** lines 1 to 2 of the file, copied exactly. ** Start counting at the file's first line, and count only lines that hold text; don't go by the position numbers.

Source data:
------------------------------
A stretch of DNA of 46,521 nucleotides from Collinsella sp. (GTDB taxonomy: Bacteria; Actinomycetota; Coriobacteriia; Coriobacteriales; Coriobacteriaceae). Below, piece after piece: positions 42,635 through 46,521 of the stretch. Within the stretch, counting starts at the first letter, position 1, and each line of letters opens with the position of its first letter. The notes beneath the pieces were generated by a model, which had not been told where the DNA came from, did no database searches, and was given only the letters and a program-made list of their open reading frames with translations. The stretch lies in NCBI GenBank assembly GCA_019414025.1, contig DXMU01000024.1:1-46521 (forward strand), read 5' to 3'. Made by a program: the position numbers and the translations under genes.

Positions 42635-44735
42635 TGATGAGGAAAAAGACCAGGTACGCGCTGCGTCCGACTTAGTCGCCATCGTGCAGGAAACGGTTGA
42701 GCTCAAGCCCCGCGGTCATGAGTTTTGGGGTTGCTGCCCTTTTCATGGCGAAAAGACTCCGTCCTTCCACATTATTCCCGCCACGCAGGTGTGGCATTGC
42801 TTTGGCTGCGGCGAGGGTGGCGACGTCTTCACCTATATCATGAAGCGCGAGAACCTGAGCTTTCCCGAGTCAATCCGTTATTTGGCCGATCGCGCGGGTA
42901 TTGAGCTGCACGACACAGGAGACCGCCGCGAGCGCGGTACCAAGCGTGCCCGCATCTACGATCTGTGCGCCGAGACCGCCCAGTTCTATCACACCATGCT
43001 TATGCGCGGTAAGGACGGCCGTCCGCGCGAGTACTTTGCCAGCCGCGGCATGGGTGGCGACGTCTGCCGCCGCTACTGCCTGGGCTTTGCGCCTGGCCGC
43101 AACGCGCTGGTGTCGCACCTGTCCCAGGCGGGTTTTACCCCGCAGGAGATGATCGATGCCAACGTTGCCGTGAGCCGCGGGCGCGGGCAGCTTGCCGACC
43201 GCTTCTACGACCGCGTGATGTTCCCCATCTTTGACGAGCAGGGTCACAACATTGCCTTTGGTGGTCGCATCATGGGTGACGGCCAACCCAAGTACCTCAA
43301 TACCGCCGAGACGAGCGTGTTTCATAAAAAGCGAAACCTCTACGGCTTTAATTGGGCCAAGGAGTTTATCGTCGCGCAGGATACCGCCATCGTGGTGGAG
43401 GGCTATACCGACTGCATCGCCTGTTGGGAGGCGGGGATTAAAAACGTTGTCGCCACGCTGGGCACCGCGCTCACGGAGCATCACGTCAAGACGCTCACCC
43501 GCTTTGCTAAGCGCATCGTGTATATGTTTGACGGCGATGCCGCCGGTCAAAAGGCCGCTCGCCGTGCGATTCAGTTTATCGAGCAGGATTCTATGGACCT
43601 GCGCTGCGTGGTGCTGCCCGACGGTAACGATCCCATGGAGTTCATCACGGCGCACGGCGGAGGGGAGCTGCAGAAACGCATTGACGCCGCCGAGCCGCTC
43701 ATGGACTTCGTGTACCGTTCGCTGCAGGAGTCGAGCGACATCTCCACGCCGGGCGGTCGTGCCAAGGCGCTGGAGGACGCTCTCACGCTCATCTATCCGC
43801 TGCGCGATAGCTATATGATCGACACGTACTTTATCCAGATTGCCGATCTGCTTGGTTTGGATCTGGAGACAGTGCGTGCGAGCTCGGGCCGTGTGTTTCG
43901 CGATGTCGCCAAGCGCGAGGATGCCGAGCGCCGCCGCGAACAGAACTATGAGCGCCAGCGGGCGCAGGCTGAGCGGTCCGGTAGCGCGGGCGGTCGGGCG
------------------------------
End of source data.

A stretch of DNA of 46,521 nucleotides from Collinsella sp. (GTDB taxonomy: Bacteria; Actinomycetota; Coriobacteriia; Coriobacteriales; Coriobacteriaceae). Below, piece after piece: positions 42,635 through 46,521 of the stretch. Within the stretch, counting starts at the first letter, position 1, and each line of letters opens with the position of its first letter. The notes beneath the pieces were generated by a model, which had not been told where the DNA came from, did no database searches, and was given only the letters and a program-made list of their open reading frames with translations. The stretch lies in NCBI GenBank assembly GCA_019414025.1, contig DXMU01000024.1:1-46521 (forward strand), read 5' to 3'. Made by a program: the position numbers and the translations under genes.

Positions 42635-44735